Why Are Your Photos Blurry?

Photography has become a great thing after the start of this smart tech era. Be it, mobile photography or professional. But the outcome is quite annoying when they don’t come out as expected. Out of all, the possible annoying outcome is when the photos come out blurred.

Here, we are gonna break down the solutions and possible fixes for the outcome of blurred pictures. We are going with the upper case being professional photography (DSLRs) but most of them also apply to mobile photography as the issues are mostly related.

Slow Shutter Speed

The main cause would be the shutter speed being too slow on your camera. You might be thinking that you are holding the camera firm and still enough but even the slightest of a movement results in a blurred image.

Source: Digital Photography School

To fix this, the camera professionals say that, use a shutter speed greater than the focal length of your lens. In case you have 200mm lens, you would not want to go below 1/250 sec unless you want that blurred image. Unless you are using a tripod, you might want to follow this tip to prevent bad shots.

Image Stabilization is Not Always Great

With the advancement, we now have image stabilization on our lenses and also cameras. This lets you go much below and still get a sharp shot. It works the best until your subject’s at rest. If it’s in motion, the image would come out blurred. So, to get that crisp shot, pump up the shutter speed and increase camera’s ISO sensitivity.

Source: PremiumBeat

Be careful as higher ISO might also make the image look more grainy and in less detail.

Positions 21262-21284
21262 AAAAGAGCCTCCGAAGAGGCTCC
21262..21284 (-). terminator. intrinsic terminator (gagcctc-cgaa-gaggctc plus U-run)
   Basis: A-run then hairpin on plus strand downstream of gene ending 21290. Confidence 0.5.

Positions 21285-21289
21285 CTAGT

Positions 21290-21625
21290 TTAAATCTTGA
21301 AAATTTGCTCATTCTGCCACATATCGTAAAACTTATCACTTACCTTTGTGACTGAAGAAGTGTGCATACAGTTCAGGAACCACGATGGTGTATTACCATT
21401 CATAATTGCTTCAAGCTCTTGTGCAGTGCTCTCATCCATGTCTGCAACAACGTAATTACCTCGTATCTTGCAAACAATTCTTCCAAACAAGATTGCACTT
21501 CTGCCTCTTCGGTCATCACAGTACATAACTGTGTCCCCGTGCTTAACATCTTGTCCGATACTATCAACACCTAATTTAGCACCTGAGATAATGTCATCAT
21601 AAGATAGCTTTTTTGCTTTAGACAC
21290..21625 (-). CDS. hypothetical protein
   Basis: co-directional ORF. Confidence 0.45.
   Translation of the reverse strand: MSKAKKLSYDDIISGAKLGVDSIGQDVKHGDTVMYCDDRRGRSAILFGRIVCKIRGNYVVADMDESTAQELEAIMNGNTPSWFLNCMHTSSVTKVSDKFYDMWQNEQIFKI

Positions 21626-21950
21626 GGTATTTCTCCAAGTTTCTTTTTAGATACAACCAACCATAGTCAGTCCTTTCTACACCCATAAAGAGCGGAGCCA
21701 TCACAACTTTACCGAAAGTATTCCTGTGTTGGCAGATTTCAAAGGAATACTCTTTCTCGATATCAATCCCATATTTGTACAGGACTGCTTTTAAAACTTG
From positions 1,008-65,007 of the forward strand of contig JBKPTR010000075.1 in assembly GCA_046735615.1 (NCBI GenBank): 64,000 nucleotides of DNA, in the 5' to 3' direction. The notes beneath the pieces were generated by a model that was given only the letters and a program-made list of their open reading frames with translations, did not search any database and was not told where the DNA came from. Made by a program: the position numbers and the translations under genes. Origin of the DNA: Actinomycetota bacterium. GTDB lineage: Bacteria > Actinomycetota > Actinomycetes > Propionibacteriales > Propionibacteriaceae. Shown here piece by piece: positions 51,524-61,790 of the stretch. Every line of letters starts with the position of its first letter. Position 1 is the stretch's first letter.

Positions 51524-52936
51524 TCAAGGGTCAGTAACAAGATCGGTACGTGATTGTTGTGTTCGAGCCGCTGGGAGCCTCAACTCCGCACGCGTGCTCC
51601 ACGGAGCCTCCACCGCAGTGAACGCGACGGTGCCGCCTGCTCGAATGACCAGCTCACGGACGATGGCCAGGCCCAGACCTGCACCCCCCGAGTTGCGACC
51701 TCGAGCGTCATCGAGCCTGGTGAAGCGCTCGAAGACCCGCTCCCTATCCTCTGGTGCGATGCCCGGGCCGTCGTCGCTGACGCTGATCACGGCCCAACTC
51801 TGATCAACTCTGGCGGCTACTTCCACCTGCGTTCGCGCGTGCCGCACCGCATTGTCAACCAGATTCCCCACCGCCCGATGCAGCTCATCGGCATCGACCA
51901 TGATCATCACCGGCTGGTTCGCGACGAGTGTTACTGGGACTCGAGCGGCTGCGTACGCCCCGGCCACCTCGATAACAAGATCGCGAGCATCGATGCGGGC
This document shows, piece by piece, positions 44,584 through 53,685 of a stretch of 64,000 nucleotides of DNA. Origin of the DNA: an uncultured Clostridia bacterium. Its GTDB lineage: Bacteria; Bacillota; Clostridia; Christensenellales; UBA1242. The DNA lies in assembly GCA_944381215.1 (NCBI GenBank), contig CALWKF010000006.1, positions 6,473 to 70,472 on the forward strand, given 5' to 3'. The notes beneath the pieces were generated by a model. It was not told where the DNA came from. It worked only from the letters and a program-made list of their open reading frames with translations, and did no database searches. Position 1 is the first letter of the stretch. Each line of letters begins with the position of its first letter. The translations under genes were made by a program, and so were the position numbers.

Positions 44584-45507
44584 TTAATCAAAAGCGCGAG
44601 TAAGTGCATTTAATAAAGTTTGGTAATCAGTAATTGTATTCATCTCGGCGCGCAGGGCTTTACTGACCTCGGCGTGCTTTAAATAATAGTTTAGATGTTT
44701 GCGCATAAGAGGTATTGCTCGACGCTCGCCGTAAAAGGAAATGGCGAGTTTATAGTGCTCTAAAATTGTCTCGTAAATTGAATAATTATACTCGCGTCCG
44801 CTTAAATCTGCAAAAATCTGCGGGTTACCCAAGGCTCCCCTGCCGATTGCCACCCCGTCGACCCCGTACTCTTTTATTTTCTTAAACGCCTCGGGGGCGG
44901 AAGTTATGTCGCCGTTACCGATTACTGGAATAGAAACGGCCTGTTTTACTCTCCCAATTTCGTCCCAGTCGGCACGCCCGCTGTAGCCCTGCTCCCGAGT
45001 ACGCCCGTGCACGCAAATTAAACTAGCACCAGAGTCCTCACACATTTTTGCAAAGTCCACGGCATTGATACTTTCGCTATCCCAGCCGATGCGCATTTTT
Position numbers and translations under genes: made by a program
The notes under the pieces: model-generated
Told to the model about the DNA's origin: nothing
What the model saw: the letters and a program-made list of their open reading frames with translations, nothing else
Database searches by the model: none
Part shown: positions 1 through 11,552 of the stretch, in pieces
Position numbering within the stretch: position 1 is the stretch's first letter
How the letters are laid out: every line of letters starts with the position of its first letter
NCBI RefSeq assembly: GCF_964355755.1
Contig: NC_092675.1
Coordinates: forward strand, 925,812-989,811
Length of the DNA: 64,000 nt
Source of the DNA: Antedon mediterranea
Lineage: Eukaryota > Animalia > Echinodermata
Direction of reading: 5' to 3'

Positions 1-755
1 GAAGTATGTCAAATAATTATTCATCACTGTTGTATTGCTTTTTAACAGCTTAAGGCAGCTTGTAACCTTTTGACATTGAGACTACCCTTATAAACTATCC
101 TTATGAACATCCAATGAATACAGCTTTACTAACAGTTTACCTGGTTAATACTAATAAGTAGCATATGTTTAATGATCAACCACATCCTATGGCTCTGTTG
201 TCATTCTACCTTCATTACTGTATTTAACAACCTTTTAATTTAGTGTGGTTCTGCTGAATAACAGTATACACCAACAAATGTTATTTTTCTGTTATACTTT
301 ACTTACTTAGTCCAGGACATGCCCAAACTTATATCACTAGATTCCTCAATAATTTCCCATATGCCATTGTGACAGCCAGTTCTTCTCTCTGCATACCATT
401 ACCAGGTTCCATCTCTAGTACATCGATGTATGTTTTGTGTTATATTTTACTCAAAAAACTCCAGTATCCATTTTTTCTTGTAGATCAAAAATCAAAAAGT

Small Lens Aperture

When shooting landscapes, you need a small aperture so as to increase the depth of field. The thing is, when you are shooting at f/22 or f/16, the outcome images are softer than those shot at wide apertures. To avoid this and get sharper images, make a change to f/11, which is slightly wide aperture.

Large Lens Aperture Too

When you are doing macro shots, you want the background blurred. To get that, you usually use a wider aperture, say f/2.8. But, if the subject is a large object, you might get parts of the subject blurred as well. In order to overcome that, use an aperture slightly smaller. But, keep an eye on your shutter speed because increasing the aperture will slower your shutter speed.

Holding the Camera

As they say, it takes skill and technique to hold that camera firm and still. You are to be blamed for the blurred photos if you are not supporting and holding the camera properly. It doesn’t matter if you are even using a higher shutter speed, the bad holding is enough to destroy those great photos.

Instead of using the camera’s display and shoot, hold it your eye and shoot through the viewfinder. Support the lens of the camera with your left hand and use the right hand to operate the camera functions. But, if you are looking for those great shots, you better grab a tripod or be ready to make yourself a bit dirty.

No Proper Focusing

Most of the cameras that are being sold now come with an auto-area AF as a default setting. The camera takes all the control and it gets to decide what to focus on. Most of the time when you are shooting different subjects in variable positions on the screen, the camera gets confused and won’t focus properly. So, changing that setting to single-point AF would help you select a particular focus point or the area manually.

Continuous Focus While Shooting Moving Objects

If you are shooting objects which are moving, then your camera’s single-shot AF-S won’t be helpful because, when you half-press the shutter button and the subject starts to move, it won’t update the focus resulting in a blurred photo. To fix this, change your camera’s focusing mode to continuous AF-C as it will always keep updating the focus even if the subject moves.

Dirty Camera Lens

Source: YouTube

This is the last case that is possible if you take good care of your camera. Or something might have settled on the lens without your notice. Also, if you are in humid weather conditions, mist might form on your lens resulting in a blurry image. Other cases also include oil marks or just fingerprints. So, make sure to give a look at the lens before taking a word on your camera.

If you have any other suggestions to reduce the outcome of blurred images, let us know in the comments sections below.

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